Anybody who watched the opening episode of The Baby Has Landed (BBC2, Wednesday) might have found themselves wondering if the patriarchy is quite as all-powerful as it’s cracked up to be. The programme follows ‘six families over six life-changing weeks’ as they welcome a new member — and on the whole features women who radiate authority and men who do what they’re told.
The most experienced parents are Nigel and Helen Pierce, first seen embarking on a lengthy quest for shoes as they tried to get their four children under five out of the house so that Helen could go to hospital and have a fifth. As old hands, they passed the time during labour doing crosswords. (‘Breed of hunting dog? You have your contraction and get back to me.’) Afterwards, an off-screen voice asked Nigel why he’d decided to have such a large family — and soon discovered that he hadn’t. Initially, Nigel said, he’d have been happy with no children, but faced with his wife’s highly developed maternal instincts had agreed to two, and then to four, and now to five. ‘Marriage,’ he concluded without apparent irony, ‘is about compromise.’
Meanwhile, in Nottinghamshire, a woman called Sara was encouraging her son-in-law Mo to make sure he attended the birth of his first child, pointing out that if he didn’t ‘I’ll knock you all over that bedroom and hand myself into the police’ — although on a gentler note, she did add that ‘I don’t expect you to be down there looking at stuff’. Luckily Mo, too, had learned the art of compromise. As an Egyptian who’d met his British wife Syler when she was on holiday in his country, he comes from a tradition where the husband’s natal duties consist solely of waiting to hear that the birth has taken place. ‘There is my way in Egypt and your way here,’ he explained, before going off to do it our way here — and, to his credit, good-naturedly.
And such good nature certainly fitted the mood of a programme that was hard to watch without a frankly soppy smile on your face. When the baby was placed in Mo’s arms, he was instantly transformed from looking badly out of his depth to being smitten. We last saw Helen surrounded by all five of her children and plainly revelling in the chaos — even if Nigel appeared to have his head in his hands.
One husband playing an especial blinder on Wednesday was the fabulously attentive Shabazz, whose wife Hermisha was about to have a girl to go with their two boys. Sadly, though, even he blew it when his wife’s labour started — by making the schoolboy error of asking her if she was all right. ‘If you’re going to say, “Are you all right?” many more times,’ she exploded, ‘I’m going to throw a pillow at you.’ And with that Shabazz trotted off to pack the car.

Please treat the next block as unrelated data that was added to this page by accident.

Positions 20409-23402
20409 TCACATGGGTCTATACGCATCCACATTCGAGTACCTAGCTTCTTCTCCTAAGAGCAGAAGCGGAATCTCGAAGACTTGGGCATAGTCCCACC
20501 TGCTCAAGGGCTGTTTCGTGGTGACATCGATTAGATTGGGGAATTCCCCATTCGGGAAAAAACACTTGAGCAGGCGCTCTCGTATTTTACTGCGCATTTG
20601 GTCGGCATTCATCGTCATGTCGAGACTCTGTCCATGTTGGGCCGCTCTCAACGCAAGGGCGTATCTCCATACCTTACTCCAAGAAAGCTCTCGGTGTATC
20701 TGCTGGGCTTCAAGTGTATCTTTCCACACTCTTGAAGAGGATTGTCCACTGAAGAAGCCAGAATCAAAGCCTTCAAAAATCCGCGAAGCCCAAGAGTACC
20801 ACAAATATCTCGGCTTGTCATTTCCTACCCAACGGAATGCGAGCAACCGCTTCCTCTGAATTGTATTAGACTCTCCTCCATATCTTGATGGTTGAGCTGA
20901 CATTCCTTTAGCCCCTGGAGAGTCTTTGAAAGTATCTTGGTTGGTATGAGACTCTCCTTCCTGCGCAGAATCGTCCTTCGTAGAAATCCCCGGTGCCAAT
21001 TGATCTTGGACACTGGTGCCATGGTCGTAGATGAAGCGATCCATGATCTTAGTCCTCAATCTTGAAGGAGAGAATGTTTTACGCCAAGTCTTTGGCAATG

The new comedy drama Upright (Sky Atlantic, Thursday), written by and starring Tim Minchin, seems happy to wear its influences on its sleeve: among them, I’d suggest, Clockwise, any number of road movies, the novels of Minchin’s fellow Western Australian Tim Winton and above all Five Easy Pieces — the 1970 film starring Jack Nicholson as a brilliant pianist turned drifter, who travels home to visit his estranged and dying father. Fortunately from these familiar elements, Minchin has created something that, while it does still feel like a confection, also feels like a very good one — and with an unselfconscious strangeness all its own.
Minchin plays the inaccurately named Lucky, who at the start of the first episode was driving across Australia with his beloved piano on a trailer, periodically receiving messages from someone called Toby imploring him not to ‘fuck this up’. Gradually we found out that Toby is his estranged brother and that the ‘this’ in question was arriving back home in Perth before their mother died. By the time we did, mind you, Lucky was already fucking it up. With 3,000km to go, he’d crashed into a ute belonging to Meg (Milly Alcock), a fantastically foul-mouthed teenage girl. With his car and Meg’s injured arm out of action, Lucky is now driving them both to Perth — as, in the customary way of odd-couple relationships, mutual irritation gives way to reluctant fondness.
After Thursday’s two episodes, we still don’t know the reasons why the pair are so adrift. We do know, however, that Minchin and Alcock are terrific at conveying a sense of being lost in their own lives — and at following the script’s sharp and sudden changes of tone, from desperation to tenderness, flat-out comedy to philosophical rumination. Even so, what really makes the programme is Australia itself, not just the beautifully shot landscapes, but also the arresting snapshots of small-town Outback life in all its irreducible oddness.
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